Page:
Sliced and Diced, Twice
“You there, play some happy music”: a line said in some form or another in countless movies, films or stories. Those who utter it aren’t exactly looking for consciousness expansion, just something to get the toes tapping, heads nodding and even the hips shaking. Australian sextet Cat Empire heard and heeded the call. Two Shoes and So Many Nights, their third and most recent respective albums, show off their big-top blend of raucous, genre-splicing exuberance.
Two Shoes opens with a salvo of drums, keyboards and horns in “Sly,” which ends up shifting from an arena-sized blast to a jagged, jaunty R&B/rock hybrid with Felix Reibl interjecting sing-speak breaks into his hip-pop delivery. “The Car Song” uses an uptempo blend of keys and Harry James Angus’ trumpet, and “Saltwater” will easily shoot up anyone’s iTunes play count chart with a third-wave ska romp that’ll have listeners partying like it’s 1996, even with the dramatic shift to juke-joint blues in the last minute. Two Shoes as a whole aims to keep any party’s energy as high as possible with the funky “Lullaby,” the Cuban jazz flair of “Sol Y Sombra”—clearly inspired by the fact that they recorded the album in the same studio as Buena Vista Social Club—as well as the Latin stomper “In My Pocket.”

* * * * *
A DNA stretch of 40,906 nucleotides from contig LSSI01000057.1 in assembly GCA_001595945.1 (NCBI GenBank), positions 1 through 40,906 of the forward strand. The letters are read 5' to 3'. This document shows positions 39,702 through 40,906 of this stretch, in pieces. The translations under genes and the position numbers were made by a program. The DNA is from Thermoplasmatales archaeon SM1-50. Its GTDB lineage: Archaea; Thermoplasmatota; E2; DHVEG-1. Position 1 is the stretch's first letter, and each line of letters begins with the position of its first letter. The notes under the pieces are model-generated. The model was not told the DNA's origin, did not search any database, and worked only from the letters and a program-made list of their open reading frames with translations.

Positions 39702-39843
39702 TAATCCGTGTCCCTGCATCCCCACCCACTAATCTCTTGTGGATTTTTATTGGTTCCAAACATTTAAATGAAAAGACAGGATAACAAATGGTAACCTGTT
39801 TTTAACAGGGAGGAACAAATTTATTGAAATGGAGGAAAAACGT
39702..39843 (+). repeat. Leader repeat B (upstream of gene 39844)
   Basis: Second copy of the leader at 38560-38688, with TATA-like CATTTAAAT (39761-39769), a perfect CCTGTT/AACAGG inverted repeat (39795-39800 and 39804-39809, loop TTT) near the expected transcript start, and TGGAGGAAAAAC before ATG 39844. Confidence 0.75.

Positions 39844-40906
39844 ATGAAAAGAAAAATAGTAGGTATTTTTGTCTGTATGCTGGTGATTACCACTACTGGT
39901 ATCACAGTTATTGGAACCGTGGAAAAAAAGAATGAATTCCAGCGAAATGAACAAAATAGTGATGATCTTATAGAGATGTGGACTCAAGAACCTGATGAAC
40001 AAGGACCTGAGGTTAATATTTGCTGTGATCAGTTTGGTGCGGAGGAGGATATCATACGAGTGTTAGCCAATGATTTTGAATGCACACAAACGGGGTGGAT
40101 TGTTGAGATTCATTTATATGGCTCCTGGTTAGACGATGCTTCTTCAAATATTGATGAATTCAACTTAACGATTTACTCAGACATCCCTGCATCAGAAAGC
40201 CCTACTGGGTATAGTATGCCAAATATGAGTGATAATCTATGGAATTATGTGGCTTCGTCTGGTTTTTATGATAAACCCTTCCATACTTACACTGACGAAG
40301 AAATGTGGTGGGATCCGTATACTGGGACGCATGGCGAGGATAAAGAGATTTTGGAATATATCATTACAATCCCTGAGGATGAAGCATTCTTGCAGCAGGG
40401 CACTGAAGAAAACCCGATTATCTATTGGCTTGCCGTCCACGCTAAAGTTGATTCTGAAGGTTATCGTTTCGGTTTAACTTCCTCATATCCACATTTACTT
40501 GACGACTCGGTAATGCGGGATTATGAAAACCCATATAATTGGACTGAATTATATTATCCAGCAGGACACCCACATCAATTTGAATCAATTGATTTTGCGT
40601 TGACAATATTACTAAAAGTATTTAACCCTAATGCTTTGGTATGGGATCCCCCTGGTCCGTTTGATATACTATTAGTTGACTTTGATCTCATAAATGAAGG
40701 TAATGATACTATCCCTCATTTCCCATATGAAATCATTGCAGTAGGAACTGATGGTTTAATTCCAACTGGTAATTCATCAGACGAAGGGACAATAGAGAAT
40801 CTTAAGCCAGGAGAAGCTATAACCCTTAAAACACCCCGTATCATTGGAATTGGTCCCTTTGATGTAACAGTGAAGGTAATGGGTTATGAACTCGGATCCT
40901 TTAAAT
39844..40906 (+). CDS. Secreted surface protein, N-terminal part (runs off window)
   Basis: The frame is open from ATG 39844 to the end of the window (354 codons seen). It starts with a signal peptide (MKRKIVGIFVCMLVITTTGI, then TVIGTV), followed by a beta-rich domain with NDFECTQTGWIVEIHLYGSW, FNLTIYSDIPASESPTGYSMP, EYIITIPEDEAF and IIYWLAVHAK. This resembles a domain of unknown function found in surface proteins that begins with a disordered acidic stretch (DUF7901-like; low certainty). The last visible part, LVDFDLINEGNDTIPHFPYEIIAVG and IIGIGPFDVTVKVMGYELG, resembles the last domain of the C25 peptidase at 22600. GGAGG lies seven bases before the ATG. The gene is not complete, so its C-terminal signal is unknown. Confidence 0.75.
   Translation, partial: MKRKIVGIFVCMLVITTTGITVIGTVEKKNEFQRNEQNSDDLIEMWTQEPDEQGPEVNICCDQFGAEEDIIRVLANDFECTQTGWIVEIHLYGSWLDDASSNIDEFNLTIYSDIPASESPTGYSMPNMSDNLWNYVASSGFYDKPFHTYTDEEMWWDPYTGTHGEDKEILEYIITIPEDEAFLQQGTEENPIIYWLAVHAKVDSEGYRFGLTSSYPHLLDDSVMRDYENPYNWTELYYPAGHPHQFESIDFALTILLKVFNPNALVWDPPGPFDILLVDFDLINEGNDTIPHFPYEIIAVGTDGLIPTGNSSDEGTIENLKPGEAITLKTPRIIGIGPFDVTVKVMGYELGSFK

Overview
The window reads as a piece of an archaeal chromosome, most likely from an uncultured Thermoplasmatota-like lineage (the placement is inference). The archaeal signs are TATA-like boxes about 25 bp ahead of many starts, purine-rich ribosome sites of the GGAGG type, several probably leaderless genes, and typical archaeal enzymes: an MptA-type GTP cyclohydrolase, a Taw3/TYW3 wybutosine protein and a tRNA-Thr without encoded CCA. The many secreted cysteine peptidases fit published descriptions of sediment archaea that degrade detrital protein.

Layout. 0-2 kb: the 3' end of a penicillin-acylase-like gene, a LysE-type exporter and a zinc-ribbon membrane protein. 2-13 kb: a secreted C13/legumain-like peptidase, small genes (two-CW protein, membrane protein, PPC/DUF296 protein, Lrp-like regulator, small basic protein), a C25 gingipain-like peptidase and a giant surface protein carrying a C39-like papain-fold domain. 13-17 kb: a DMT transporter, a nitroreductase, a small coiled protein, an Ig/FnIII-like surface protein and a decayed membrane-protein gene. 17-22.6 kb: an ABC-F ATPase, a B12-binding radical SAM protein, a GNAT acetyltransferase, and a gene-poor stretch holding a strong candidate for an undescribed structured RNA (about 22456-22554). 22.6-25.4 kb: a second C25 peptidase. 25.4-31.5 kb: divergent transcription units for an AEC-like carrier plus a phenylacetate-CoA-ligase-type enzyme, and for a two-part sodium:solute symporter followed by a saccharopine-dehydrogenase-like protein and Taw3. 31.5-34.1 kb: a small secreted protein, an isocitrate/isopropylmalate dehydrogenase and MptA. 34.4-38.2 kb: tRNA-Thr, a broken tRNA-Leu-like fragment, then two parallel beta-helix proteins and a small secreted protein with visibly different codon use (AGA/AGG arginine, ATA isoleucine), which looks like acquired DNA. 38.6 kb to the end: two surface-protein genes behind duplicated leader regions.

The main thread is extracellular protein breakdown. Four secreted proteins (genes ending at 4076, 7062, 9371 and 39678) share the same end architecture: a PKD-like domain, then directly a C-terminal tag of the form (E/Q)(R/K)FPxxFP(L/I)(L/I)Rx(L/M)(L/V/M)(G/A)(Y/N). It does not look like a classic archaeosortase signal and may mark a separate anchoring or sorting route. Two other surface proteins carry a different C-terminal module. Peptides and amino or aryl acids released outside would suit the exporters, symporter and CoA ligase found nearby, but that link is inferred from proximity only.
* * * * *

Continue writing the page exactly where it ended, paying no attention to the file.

So Many Nights is by no means a different animal. The volume, tempo and energy will keep even the most devout club residents sweating from trying to keep up. Even when the energy appears to slow in the pseudo-soul of “Panama,” the rocksteady beat of “Till the Ocean Takes Us All” or the balladry of “No Longer There,” the punters won’t have reason to take a breather. Cat Empire keep hopping genres from the Motown-meets-’50s-rock of “So Long” to the conga-filled turntablism of “Radio Song,” and the mariachi-infused farfisa beat of “Strong Coffee.” This band aren’t afraid to be eclectic; musically, they do it quite well.
With both efforts, Cat Empire’s intentions are obvious. This is the “happy music” of parties and non-hyper techno clubs. They understand that shouting “Do the monkey shuffle” will work better on the floor than in the headphones. Insertions of near-cliché narrations—”Someday I’ll buy an old car / Someday I’ll get that car to start / Someday I’ll learn to drive too,” as done in “The Car Song”—certainly offer a bit of short-lived character. However, Two Shoes and So Many Nights, like career club-hoppers, offer a dancefloor good time but nothing to really take home.